Lots of employees have thoughts of leaving their employers for lots of different reasons. Although some employees leave for fairly standard reasons like a better job opportunity or a family move out of state. Other reasons may involve legal implications, including constructive discharge.
What Is Constructive Discharge?
In essence, constructive discharge means that an employee, rather than being terminated, was forced to resign. This may be because of deception, coercion and/or unbearable treatment by the employer. In other words, the employee had to quit because any other reasonable person in their shoes would have done the same thing. Constructive discharge comes into play when an employee faces discrimination or retaliation in the workplace and is considering whether to quit their employment. Typically, when an employee quits their job, they are not entitled to unemployment benefits, and they may lose the ability to seek damages for the discriminatory actions the experienced at the behest of their employer. As such, an employee that quits or resigns and attempts to seek unemployment compensation or damages through a employment discrimination lawsuit would be required to establish that they are constructively discharged.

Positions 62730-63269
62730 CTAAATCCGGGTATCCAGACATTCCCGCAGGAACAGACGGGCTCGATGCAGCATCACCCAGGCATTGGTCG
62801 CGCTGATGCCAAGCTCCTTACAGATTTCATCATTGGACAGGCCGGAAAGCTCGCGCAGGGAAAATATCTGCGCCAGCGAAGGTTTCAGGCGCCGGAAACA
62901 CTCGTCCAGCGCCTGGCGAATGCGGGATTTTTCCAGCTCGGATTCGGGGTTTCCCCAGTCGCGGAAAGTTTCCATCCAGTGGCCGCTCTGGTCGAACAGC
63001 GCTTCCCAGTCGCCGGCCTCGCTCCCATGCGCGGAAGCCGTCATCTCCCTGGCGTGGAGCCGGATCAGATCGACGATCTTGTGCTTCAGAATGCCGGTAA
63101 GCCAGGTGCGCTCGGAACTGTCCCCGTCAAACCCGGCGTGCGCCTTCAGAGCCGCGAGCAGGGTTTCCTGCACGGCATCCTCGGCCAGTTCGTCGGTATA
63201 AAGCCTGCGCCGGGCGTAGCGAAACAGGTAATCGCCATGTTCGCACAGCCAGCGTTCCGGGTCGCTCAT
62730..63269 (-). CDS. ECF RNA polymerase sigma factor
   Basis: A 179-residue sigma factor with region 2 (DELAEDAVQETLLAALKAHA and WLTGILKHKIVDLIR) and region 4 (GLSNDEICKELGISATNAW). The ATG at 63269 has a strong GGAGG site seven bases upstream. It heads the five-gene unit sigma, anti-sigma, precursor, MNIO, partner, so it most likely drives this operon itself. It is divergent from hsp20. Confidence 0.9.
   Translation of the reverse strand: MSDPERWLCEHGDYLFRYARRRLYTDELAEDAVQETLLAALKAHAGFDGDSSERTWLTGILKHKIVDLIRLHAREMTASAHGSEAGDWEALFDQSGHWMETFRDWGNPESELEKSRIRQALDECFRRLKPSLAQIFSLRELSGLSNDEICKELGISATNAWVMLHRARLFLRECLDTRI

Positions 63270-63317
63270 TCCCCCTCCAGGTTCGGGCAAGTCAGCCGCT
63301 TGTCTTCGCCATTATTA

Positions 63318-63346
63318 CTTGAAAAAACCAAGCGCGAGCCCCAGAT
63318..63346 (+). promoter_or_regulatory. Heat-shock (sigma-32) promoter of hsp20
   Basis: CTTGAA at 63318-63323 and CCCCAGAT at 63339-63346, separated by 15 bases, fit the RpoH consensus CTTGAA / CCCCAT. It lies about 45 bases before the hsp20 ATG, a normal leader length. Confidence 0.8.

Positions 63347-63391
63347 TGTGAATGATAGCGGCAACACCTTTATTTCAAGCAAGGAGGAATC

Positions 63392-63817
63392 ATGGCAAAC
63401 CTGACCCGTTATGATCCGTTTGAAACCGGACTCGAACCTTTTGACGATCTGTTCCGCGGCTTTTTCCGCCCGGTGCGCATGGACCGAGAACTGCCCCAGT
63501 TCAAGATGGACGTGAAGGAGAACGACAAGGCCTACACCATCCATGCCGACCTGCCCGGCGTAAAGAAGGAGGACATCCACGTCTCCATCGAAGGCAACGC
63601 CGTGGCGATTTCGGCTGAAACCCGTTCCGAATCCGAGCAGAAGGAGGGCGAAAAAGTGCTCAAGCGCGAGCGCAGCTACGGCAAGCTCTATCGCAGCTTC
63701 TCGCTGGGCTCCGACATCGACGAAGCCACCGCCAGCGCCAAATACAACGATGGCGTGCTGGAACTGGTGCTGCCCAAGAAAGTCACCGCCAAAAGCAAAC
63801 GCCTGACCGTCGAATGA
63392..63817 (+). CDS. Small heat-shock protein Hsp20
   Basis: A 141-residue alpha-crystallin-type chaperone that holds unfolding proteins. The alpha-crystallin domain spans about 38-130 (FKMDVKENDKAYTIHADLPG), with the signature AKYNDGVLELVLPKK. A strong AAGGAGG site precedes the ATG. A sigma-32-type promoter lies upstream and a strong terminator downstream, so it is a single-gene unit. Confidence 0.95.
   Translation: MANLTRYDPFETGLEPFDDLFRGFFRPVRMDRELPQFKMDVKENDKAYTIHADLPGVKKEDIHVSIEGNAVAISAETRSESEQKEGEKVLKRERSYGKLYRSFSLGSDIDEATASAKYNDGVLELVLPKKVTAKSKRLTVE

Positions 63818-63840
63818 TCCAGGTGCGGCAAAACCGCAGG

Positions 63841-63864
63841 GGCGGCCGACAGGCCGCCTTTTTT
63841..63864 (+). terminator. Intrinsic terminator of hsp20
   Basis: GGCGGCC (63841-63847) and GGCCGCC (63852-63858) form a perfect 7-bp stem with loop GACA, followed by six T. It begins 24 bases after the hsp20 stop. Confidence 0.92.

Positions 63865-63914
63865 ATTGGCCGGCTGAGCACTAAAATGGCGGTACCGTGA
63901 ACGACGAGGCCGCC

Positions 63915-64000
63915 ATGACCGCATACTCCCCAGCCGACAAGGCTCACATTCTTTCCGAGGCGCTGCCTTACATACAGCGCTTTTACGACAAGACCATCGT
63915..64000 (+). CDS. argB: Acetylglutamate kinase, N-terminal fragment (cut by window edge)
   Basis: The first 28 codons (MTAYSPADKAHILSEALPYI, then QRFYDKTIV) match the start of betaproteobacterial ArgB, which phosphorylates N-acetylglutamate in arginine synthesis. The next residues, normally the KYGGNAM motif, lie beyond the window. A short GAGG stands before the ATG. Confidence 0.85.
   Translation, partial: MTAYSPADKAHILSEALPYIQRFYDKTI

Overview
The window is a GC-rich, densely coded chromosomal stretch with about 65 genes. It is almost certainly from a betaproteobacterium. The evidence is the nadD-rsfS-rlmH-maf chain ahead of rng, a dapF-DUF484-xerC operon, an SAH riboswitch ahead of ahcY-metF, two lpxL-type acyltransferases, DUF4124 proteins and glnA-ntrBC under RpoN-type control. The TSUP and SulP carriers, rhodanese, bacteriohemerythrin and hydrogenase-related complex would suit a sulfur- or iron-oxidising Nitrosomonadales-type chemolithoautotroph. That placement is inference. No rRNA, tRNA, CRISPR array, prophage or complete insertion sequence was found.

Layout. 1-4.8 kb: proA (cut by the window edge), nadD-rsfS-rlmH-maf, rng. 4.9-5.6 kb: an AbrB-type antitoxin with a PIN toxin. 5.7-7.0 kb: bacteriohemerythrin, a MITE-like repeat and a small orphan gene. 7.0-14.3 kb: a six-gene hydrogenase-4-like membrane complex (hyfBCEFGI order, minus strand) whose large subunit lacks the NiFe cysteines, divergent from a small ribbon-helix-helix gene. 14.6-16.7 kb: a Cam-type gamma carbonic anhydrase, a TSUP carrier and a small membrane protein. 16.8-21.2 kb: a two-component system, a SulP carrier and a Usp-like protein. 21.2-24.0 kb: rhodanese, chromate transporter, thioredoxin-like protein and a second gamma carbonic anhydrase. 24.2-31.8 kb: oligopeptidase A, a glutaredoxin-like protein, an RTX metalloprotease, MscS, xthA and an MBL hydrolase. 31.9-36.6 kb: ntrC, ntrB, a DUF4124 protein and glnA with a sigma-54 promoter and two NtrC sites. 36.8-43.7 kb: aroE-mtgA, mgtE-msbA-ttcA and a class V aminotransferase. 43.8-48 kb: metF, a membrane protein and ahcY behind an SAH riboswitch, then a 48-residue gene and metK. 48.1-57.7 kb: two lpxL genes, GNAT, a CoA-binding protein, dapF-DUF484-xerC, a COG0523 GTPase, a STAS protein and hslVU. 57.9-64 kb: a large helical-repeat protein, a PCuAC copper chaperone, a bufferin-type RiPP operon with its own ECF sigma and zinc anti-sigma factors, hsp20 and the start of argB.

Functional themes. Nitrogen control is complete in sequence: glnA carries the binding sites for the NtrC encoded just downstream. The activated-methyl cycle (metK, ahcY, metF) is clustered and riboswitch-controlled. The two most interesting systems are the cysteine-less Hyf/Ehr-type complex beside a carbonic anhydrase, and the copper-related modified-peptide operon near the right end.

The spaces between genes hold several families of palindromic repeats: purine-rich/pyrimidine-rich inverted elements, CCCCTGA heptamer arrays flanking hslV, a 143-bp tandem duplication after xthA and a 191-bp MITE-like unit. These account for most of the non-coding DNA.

Claiming Constructive Discharge
The following reasons may allow you to claim constructive discharge if you resigned or quit your employment:
1) Your boss or supervisor engaged in sexual harassment;
2) Your co-worker or colleague continued to engage in sexual harassment after your employer failed to take any action to protect you after you complained to management about the sexual harassment;
3) You continued to experience discrimination or a hostile work environment at work based on your age, sex, religion, national origin, disability or other protected class even after you complained to management about the discrimination;
4) Your employer retaliated (i.e. discipline, demote, change of duties, etc.) against you after you made a good faith complaint about discrimination or a whistleblower complaint regarding illegal activities in the workplace.
5) Your employer retaliated (i.e. discipline, demote, change of duties, etc.) against you for taking FMLA leave, seeking a reasonable accommodation under the American with Disabilities Act or because you filed a workers’ compensation claim for a workplace injury;
Contact A Lawyer
Should your situation fall within one of these scenarios, you should contact McDonald & Kloth, LLC prior to resigning your employment. The lawyers at McDonald & Kloth, LLC can walk you through your legal rights and the steps you should take to protect those rights prior to your resignation.